The can-do team at JPL didn't argue that it was impossible. "We wouldn't want to immediately take the easy way," says O'Neill. But bringing back more sample doesn't automatically increase the scientific productivity of the mission. The project had long ago rejected what was known as the "grab sample" scenario--dash to Mars, dig up a bunch of dirt in a hurry from right around the lander, then rush it back to Earth. To maximize their chance of finding evidence of water or some other geologic prize, the scientists much prefer collecting smaller samples from many diverse sites, with cameras and other instruments on the rover carefully documenting each setting. All they need is a few milligrams back in the lab--if it's the right rock.
This requires that the cache box be divided like a honeycomb into compartments, each containing a sealed sample from a different site. The greatest worry is time. It takes time for scientists on Earth to study the surface photos and determine which sites they want to explore, time for the rover to move on to the next location, time to photograph the site up close, time to inspect each rock in the vicinity, time to drill the inch-long cores, and time to seal them in the compartments. The rover is expected to last only 90 days on the surface before dust and general wear and tear reduce the effectiveness of its solar arrays and it runs out of electrical power.
"Our job would be a lot easier if we could power the landers with nuclear batteries the way Viking did," says O'Neill. "But it's politically no longer acceptable." So three months is all the rover will have to do its job, and some question whether that's long enough to collect 500 grams of material from 20 different sites. "We'll be hard pressed to get enough stuff to fill up the cache boxes," says O'Neill. Steven Squyres of Cornell University, one of the lead scientists for the sample return, shares his concern. "This mission is going to be like that old supermarket sweepstakes, where you've got 90 seconds to go through the aisles, grabbing everything you can," he says.
Returning more than 500 grams could mean that some of the stuff gets tossed quickly into an undifferentiated bin at the end of the rover's lifetime, which isn't as appealing to scientists. And this loose dirt would have to be balanced in some way so it didn't slosh around when the MAV lifted off.
That, plus the general penalty for adding mass to the sample return canister, made even a few extra grams of material worth arguing about. JPL now feels comfortable with the 500-gram requirement, but "We don't know how we could get from 500 to 1,000 grams," says O'Neill. The difference is about the weight of a slim hardbound book.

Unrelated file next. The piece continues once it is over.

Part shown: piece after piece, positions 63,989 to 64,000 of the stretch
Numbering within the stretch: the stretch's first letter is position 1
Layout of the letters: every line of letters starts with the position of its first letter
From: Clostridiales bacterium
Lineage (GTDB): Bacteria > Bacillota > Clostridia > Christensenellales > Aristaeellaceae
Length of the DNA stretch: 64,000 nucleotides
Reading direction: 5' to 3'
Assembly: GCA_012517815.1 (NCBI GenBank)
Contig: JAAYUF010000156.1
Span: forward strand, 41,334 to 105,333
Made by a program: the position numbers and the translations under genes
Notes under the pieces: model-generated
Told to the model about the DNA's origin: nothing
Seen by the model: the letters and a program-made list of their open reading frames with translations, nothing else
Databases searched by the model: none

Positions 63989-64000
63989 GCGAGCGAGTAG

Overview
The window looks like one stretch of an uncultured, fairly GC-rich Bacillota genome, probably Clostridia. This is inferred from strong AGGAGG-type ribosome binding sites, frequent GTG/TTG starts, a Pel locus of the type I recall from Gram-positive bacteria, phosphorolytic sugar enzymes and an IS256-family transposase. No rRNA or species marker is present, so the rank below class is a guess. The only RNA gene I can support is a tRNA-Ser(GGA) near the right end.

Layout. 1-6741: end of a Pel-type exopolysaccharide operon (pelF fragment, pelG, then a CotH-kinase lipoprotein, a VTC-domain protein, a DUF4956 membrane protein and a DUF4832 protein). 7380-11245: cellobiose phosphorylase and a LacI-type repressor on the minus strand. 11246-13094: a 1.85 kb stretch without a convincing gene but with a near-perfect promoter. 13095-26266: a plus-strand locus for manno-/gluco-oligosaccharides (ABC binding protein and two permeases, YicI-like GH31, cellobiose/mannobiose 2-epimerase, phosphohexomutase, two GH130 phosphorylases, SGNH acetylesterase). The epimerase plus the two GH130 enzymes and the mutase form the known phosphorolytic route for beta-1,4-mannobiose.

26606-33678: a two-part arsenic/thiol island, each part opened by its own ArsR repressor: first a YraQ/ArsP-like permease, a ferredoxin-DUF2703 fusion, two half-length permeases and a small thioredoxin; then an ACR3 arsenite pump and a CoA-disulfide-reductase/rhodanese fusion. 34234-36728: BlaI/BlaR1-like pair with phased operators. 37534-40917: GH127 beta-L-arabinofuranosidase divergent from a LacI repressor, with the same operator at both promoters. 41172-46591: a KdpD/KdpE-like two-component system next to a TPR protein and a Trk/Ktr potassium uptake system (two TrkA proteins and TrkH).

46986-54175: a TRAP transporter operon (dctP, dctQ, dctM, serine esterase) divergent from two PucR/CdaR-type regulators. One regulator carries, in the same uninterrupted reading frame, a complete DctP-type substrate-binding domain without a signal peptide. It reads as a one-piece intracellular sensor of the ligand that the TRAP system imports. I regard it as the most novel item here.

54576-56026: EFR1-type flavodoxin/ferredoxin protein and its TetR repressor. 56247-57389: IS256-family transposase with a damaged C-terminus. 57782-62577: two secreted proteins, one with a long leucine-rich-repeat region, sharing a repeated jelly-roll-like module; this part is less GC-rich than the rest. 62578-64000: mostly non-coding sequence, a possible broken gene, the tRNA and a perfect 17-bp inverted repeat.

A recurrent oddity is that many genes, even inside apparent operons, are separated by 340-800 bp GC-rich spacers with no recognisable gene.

On an unseasonably cold April day in Pasadena, with patches of snow still clinging to the peaks of the San Gabriel mountains that abut the JPL campus, around 50 engineers and technical managers from the space industry gathered, at Caldwell's invitation, for an all-day briefing on MAV. In coats and ties, unusual attire for JPL, they sat mostly silent while O'Neill tried to get them as pumped up as government contractors are allowed to get.
"The first-ever launch from another planet--what a great thing to be able to participate in!" he enthused, kicking off the meeting with a quick Vu-Graph walk-through of the sample-return mission. Bringing back a piece of another world, he continued, was "one of the few remaining firsts in planetary exploration," a historic endeavor on a par with Sputnik or Apollo.
Caldwell, introducing himself as the "MAVman," explained the reason for the meeting: JPL wanted an outside opinion. Most of the $60 million to be spent on the rocket system would go to contractors once actual fabrication began. Right now, though, he was looking for a reality check before going any further. "Do we have the right architecture?" he asked.
The MAV design was holding at about 375 pounds, and mission planners were hoping to drop to 350. It still called for three solid rocket stages: a guided first stage, spinning second and third stages, plus that additional NOTSNIK back-end-first approach on the third. One area in which the team needed advice was on the fuel composition for the solid rockets, because spinning had certain drawbacks. A key reason for rejecting the spinning first stage early on was that it required something like 500 rpm for accurate pointing. But even with a slower spin rate for the upper stages, people were concerned about the buildup of aluminum slag. Solid rockets on Earth typically are made with 16 to 18 percent aluminum. The more aluminum, the more oomph. But when the fuel burns, it produces aluminum oxide slag, which in a spinning rocket would throw off the balance like an uneven load of laundry in a washing machine. The answer appeared to be to cut the aluminum content way back, to one or two percent, but the exact formulation would have to be determined. Caldwell wanted a new team to look just at propulsion.
Some of the people attending the April briefing worked for companies--notably Lockheed Martin, part of which used to be Martin Marietta--that had been fiddling with Mars rocket concepts for at least 20 years. Most of these were old-style behemoth designs unsuited to the more economy-minded NASA of the 1990s. Later, back in his office, Mark Adler pointed to one of the old artist's conceptions showing a big, heavy rocket with an elaborate gantry--on Mars. "This is part of a ten-billion-dollar sample-return mission that never flew," he chuckled. "I can't imagine why not."